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Transcript: Matt Patricia Conference Call 9/19

Detroit Lions head coach Matt Patricia addresses the New England media during his conference calls on September 19, 2018.


Q: What are your thoughts about taking on your former team?

MP: Well, you know obviously the Patriots are a great team, great ownership, great head coach, great players and we've got a huge challenge in front of us. You know, you just try to keep it to the game. I think you can't make it any more than that, just us trying to go do better than what we did last week and trying to improve obviously with a very difficult opponent coming in here to play.

Q: Do you think all the familiarity between you and Bill Belichick and Josh McDaniels balances itself out coming into this matchup?

MP: Yeah, you know, I think it does. You try to do a great job of scheming it up on either side of the ball and then there's some things that they do that can hurt you and you know there's certain things that hurt them, you know each other so well. But I think in the end, it really comes back to just having a good game plan and good execution, hopefully coaching well enough to give the players the opportunity to come out and do it the right way. I don't think it's anything really more than that. It's really about the players and the game itself more so than I would say it is about anything else. 

Q: How much of a challenge has it been to establish a culture and the kind of culture that you want with the team and how would you describe that culture?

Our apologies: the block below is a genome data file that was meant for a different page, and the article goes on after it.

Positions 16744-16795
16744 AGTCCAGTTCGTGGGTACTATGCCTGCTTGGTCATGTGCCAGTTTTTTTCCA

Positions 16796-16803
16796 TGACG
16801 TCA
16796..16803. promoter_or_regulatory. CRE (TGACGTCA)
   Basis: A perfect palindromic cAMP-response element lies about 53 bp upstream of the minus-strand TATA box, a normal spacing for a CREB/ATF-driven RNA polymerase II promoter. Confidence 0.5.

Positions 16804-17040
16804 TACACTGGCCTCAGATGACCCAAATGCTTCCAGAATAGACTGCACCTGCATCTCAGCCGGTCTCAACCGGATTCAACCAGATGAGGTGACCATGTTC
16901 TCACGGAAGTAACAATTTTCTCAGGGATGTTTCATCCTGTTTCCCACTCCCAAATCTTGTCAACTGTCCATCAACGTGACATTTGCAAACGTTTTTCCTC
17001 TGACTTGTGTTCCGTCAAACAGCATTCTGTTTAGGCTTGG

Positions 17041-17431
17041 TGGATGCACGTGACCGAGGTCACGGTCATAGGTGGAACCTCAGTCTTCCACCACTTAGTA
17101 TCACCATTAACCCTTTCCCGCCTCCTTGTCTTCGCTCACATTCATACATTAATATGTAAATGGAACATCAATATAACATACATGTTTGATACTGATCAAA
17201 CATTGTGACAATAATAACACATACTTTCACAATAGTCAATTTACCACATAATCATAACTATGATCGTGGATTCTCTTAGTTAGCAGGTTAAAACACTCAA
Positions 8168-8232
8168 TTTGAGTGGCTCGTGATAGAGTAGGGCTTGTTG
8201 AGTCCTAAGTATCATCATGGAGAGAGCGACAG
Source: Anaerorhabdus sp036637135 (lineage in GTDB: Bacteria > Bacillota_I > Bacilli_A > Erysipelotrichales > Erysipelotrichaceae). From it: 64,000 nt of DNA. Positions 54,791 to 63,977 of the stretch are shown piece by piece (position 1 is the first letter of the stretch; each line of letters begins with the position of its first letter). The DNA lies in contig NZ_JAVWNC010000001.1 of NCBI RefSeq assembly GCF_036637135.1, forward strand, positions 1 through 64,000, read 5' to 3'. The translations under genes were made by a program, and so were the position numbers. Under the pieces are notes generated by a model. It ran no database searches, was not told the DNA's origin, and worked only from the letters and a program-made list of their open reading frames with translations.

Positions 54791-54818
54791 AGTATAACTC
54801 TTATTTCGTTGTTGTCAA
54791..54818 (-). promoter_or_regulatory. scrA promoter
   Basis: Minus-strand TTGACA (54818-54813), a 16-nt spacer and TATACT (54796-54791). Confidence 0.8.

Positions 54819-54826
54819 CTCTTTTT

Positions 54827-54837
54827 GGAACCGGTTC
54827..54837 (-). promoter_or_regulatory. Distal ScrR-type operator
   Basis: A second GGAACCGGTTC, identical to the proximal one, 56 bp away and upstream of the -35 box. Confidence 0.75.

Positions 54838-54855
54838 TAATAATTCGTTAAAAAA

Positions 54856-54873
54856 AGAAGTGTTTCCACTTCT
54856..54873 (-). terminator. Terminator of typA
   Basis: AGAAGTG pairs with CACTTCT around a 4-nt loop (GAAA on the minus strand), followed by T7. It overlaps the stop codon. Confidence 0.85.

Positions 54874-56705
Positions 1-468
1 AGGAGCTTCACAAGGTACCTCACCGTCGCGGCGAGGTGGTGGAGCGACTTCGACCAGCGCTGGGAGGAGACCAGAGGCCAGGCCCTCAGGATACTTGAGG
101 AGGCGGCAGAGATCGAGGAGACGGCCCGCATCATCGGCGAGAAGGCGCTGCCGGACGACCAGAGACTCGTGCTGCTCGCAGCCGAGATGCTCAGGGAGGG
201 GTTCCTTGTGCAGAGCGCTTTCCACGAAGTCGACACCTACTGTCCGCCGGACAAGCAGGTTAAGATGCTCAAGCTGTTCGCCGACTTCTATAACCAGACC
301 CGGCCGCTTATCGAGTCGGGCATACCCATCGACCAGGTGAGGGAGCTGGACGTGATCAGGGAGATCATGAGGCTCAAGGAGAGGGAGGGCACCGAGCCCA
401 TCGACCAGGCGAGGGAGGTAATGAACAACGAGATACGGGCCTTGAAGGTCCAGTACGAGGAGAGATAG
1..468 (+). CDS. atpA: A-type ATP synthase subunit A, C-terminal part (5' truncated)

MP: Well, you know, I think it's always going to have some challenges when you go to a new place and you're trying to do the best you can to coach it the way that you want it coached and do things the right way, do what you think is going to help the team win. There's always challenges and there's always actually rewards. There's other aspects of it that come into play like the players and unique guys that when I got here have different ways to do things and different opinions, which is great because I think that helps you grow as a coach and kind of helps the program develop its own way. That's the most important thing, is that whatever we're trying to do out here is basically the collective kind of achievement where everybody has a say and we're going to do some things a certain way but other things we're going to try to do the best we can to just do it the best way or the way that suits us the best. I think that's the best way to put it. So, kind of like any sort of change or new environment or whatever location may be, those are - those challenges are always there but there's also a lot of positives that come out of it too. The relationships and just learning different ways to do things, being around different guys is good, there's also a real benefit.